“Some familiar examples may be cited of employment contracts which may be neither for seasonal work nor for specific projects, but to which a fixed term is an essential and natural appurtenance: overseas employment contracts, for one, to which, whatever the nature of the engagement, the concept of regular employment with all that it implies does not appear ever to have been applied, Article 280 of the Labor Code notwithstanding; also appointments to the positions of dean, assistant dean, college secretary, principal, and other administrative offices in educational institutions, which are by practice or tradition rotated among the faculty members, and where fixed terms are a necessity without which no reasonable rotation would be possible. Similarly, despite the provisions of Article 280, Policy Instructions No. 8 of the Minister of Labor implicitly recognize that certain company officials may be elected for what would amount to fixed periods, at the expiration of which they would have to stand down, in providing that these officials, “x x may lose their jobs as president, executive vice-president or vice president, etc. because the stockholders or the board of directors for one reason or another did not reelect them.”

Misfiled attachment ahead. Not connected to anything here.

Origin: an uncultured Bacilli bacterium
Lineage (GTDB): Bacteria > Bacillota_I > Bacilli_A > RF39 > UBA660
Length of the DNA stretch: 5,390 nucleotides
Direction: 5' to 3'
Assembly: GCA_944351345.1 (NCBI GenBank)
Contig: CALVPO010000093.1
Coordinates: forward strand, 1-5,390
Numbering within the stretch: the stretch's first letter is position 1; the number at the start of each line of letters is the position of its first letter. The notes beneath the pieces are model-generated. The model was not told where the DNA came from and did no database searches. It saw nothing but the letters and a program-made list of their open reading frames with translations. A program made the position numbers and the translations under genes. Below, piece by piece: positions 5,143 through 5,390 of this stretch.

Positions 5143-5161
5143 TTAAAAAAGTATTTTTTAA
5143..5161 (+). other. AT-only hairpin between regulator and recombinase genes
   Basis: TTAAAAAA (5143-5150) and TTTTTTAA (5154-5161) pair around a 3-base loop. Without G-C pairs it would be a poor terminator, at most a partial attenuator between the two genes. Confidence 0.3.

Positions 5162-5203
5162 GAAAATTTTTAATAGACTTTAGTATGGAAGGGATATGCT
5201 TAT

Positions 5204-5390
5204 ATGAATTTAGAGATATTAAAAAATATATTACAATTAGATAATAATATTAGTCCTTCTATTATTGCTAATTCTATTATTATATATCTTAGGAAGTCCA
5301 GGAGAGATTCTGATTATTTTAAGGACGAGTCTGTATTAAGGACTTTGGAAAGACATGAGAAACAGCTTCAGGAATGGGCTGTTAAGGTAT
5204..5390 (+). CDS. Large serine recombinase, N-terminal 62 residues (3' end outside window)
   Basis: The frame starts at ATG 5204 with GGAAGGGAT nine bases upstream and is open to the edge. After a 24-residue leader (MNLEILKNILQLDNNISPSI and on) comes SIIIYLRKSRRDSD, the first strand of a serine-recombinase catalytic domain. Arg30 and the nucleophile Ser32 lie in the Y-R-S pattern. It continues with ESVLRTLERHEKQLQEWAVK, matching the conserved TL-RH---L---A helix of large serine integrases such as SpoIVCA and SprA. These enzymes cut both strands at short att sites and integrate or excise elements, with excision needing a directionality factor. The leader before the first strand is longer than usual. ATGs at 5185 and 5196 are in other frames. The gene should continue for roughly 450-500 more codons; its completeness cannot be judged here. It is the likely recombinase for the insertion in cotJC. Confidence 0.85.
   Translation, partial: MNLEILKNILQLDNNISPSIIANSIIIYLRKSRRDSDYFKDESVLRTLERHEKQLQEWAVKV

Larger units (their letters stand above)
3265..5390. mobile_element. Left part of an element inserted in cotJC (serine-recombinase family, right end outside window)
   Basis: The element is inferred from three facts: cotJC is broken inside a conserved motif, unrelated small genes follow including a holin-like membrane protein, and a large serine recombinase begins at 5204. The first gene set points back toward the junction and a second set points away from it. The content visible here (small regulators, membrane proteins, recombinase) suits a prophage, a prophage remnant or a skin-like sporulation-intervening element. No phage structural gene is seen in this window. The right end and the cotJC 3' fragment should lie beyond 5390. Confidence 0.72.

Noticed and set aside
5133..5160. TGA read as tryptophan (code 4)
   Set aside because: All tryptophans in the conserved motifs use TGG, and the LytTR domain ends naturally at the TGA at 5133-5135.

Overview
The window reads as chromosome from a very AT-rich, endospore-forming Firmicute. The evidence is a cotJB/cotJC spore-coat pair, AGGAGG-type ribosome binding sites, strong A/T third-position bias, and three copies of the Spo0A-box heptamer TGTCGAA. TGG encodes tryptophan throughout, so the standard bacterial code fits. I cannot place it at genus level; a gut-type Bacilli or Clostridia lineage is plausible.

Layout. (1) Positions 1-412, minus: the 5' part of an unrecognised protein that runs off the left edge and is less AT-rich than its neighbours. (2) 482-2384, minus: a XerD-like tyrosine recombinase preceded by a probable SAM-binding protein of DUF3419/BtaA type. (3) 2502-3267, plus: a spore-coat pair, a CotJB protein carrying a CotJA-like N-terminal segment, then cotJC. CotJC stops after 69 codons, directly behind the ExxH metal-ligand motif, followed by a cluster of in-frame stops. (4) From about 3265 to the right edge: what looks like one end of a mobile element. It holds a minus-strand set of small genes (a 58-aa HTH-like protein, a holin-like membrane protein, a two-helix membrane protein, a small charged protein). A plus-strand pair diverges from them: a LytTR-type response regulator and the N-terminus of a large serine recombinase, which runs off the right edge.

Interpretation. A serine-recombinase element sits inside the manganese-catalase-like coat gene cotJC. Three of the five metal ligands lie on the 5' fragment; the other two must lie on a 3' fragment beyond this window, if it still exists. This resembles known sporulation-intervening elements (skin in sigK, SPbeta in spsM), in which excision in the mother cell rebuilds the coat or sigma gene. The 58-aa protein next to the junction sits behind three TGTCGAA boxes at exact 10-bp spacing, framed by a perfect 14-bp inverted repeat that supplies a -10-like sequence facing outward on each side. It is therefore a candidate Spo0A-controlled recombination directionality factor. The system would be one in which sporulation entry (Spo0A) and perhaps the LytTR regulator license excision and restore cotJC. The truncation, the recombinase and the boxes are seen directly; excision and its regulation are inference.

The Court also mentioned the fact that in the same Brent case, it issued “a stern admonition that where, from the circumstances, it is apparent that the period was imposed to preclude the acquisition of tenurial security by the employee, then it should be struck down as being contrary to law, morals, good customs, public order and public policy.”

To end the long story: Cherry and her companions were considered by the Court as regular employees; and as far as their fixed-term employment contract was concerned, the Court had this to say:

“After considering petitioners’ contracts in their entirety, as well as the circumstances surrounding petitioners’ employment at INNODATA, the Court is convinced that the terms fixed therein were meant only to circumvent petitioners’ right to security of tenure and are, therefore, invalid.”

15 thoughts on “Fixed-Term Employment Contract

  1. Hi Attorney,

    I am working in a community corporation as an Assistant Camp Admin Manager. My first contract given was a 3 months fixed term and at the same time probationary for 3 months. My boss give me a failed evaluation after three (3) months. I can say that the evaluated conducted by my superior is not fair for me so i contested it to the HR manager. The HR Manager give me another one month extension to prove myself for the position but again a one month fixed term again that supposedly will end on the 15th day of January 2014. Untill now i did not received any notice with regards on my employment status, no new contract after my one month fixed term. I started my work to the company last September 15, 2014 up to present. My question is am i already a regular employee based on our labor law?

    I really need your answer.

    Thanks

  2. Hi Good Afternoon, I will ask some few questions Sir. 1. What is the maximum number of months that a company would be able to have a fixed term employment with an applicant? 6 months? 1 year?